Bank of Melbourne

Morning Report

Main Themes: Financial markets were again mostly stuck to narrow trading ranges overnight, ahead of a key US Federal Reserve meeting next week. The European Central Bank met and left policy on hold and the UK Prime Minister called for an early election.
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Main Themes: Financial markets were again mostly stuck to narrow trading ranges overnight, ahead of a key US Federal Reserve meeting next week. The European Central Bank met and left policy on hold and the UK Prime Minister called for an early election.

Share Markets: US share markets were mixed in trade overnight after a raft of earnings reports. The S&P 500 index closed 6 points higher (or +0.2%) and the Dow Jones finished 28 points lower (or -0.1%).

Interest Rates: US 2-year treasury yields remained in a narrow range of 1.55% and 1.58%, as investors chose to consolidate positions ahead of the US Federal Reserve meeting next week.

It was a similar range-bound story for the US 10-year yield (a range of 1.74% and 1.77% was maintained).

Markets are almost fully priced for the US Federal Reserve to deliver a third rate cut next week.

Australian 3-year government bond yields fell from 0.73% to 0.70% and the Australian 10-year yield declined from 1.10% to 1.05%. Interest-rate markets are pricing 5 basis points of easing at the November 5 RBA meeting and a terminal rate of 0.48% (RBA cash rate currently at 0.75%).

Foreign Exchange: The Australian dollar trended modestly lower against the US dollar during overnight trade, moving to a low of 0.6811. For much of this week, the AUD has faced selling pressures. This week locally has seen a dearth of data. The AUD, therefore, has taken much of its direction from offshore influences. This is likely to continue until the middle of next week when inflation data is slated for release.

Commodities: Oil and gold advanced during trade last night.

Australia: There was no major economic data released yesterday.

Eurozone: The European Central Bank (ECB) policy remained on hold, as widely expected; the deposit rate remained at -0.5% and the asset purchase program was affirmed to start on November 1 at a pace of €20 billion per month. It was ECB President Draghi’s last meeting, ending his 8-year presidency.  In Draghi’s press conference, he said downside risks are prominent, but the euro area will grow in the second half.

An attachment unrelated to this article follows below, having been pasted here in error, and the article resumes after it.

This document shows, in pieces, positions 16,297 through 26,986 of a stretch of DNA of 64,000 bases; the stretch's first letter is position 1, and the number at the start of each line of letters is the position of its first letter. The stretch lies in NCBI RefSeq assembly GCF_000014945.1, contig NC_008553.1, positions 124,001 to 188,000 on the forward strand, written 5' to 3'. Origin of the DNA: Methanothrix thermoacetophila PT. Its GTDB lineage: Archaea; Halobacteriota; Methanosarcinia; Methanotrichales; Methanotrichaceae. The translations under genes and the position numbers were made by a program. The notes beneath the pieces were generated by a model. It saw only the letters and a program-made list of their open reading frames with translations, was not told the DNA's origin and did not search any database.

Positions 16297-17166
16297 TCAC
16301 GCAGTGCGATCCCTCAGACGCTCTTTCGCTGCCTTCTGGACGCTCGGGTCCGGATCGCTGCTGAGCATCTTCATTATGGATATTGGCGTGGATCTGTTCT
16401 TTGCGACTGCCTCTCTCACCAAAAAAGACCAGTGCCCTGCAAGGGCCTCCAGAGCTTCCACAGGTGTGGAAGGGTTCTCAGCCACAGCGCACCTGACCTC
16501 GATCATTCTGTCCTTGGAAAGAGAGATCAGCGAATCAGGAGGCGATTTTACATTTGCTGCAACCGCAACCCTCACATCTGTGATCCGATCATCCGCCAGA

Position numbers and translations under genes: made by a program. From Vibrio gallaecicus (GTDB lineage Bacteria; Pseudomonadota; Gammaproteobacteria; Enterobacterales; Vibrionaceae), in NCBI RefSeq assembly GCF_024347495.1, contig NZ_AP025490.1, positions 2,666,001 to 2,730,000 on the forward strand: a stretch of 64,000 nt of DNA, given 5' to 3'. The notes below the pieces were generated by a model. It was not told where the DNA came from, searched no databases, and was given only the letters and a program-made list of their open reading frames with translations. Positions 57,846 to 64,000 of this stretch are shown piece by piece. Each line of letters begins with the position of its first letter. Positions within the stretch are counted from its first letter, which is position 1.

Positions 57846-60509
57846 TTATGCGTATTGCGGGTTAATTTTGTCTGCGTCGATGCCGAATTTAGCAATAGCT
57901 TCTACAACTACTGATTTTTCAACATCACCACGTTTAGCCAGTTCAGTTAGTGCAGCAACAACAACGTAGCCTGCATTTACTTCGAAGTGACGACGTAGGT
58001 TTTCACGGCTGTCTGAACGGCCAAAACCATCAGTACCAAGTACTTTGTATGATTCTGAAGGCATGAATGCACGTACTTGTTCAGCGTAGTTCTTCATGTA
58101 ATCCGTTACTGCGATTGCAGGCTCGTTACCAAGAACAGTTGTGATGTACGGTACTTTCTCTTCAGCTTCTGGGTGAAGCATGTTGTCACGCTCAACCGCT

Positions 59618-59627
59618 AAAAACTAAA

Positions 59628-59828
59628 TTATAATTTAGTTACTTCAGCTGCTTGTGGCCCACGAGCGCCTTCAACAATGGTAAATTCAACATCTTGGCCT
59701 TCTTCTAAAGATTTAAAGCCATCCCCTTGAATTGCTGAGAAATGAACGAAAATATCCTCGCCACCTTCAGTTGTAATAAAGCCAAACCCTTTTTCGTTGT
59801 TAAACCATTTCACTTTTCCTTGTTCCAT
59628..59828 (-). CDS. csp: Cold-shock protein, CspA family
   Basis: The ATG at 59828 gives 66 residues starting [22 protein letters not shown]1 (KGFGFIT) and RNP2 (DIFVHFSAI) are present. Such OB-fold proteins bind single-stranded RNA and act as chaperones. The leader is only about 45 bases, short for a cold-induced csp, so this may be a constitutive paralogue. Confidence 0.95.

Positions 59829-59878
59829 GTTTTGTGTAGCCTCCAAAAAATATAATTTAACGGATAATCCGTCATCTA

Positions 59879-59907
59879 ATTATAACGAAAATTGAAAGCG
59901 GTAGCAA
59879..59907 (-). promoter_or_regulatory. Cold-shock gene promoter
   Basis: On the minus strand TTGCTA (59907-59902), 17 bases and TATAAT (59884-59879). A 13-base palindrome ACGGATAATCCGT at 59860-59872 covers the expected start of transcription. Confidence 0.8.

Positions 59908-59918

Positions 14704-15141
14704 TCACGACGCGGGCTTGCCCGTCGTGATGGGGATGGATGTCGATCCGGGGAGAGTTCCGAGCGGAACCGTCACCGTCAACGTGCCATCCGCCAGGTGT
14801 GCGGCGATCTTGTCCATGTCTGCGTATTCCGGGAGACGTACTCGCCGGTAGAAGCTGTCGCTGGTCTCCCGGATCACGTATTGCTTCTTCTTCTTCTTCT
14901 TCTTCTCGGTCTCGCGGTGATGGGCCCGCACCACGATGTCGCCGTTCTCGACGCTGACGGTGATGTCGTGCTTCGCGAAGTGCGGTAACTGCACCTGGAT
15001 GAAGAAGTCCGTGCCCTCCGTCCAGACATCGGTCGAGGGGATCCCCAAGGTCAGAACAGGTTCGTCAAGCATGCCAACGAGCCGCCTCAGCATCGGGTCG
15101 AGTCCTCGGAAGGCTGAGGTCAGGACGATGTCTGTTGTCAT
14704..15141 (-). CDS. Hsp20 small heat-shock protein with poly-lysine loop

The Eurozone flash purchasing managers’ indices were a mixed bag. The services and composite indices improved modestly and stayed above the important 50.0 level, but the manufacturing index stayed unchanged at 45.7. Manufacturing activity is likely to continue to contract in the period ahead, based on the PMI outcome.

Japan: The purchasing managers’ indices (PMIs) fell across manufacturing, services and composite in October, from the previous month. The PMI for manufacturing and composite sits below 50.0, indicating a contraction in activity is likely in the period ahead.

United Kingdom: UK Prime Minister Boris Johnson called for an early election on December 12. Johnson said a motion to trigger an early poll will be put before lawmakers on Monday; it requires the support of two-thirds of Parliament to pass.

United States: Durable goods orders fell by 1.1% in September and the annual rate of decline deepened further in September, to 5.4%, which is the biggest annual drop since the middle of 2016. A key measure of business investment in this release is the data for core capital orders non-defence and excluding aircraft & parts; this measure fell 0.5% in September. This data underscores that heightened global risks are darkening the outlook for business investment.

New home sales fell by 0.7% in September to an annual rate of 701k units. Low inventories continue to weigh on sales even as prices recorded the biggest monthly fall in five years in September (down 7.9%).

The PMIs for manufacturing, services and composite improved in October and are all above 50.0, indicating ongoing growth in the period ahead. The manufacturing PMI rose by 0.4 points to 51.5, the services PMI increased 0.1 to 51.0 and the composite PMI lifted by 0.2 points to 51.2.

The final piece of data released overnight in the US was the Kansas City Fed business survey. The main reading for it deteriorated slightly in October to -3, from -2 in September. The forward-looking components also slipped in the month.

US Vice President Pence’s speech about China criticised China’s behaviour relating to human rights and security, but also sought greater engagement with Beijing. Pence said the US remains optimistic a trade deal can be reached, a day before negotiators talk about progress toward agreeing on a phase one accord.

 

 

Today’s key data and events:

JN Machine Tool Orders Sep Final y/y prev -35.5% (5pm)

US UoM Consumer Sentiment Oct Final exp 96.0 prev  96.0 (1am)

 

Times are AEST. All data forecasts are m/m or q/q and seasonally adjusted unless otherwise specified. Forecasts for Australian data are our forecasts and for other countries they are consensus forecasts.

 

Besa Deda, Chief Economist  Ph: 02-8254-3251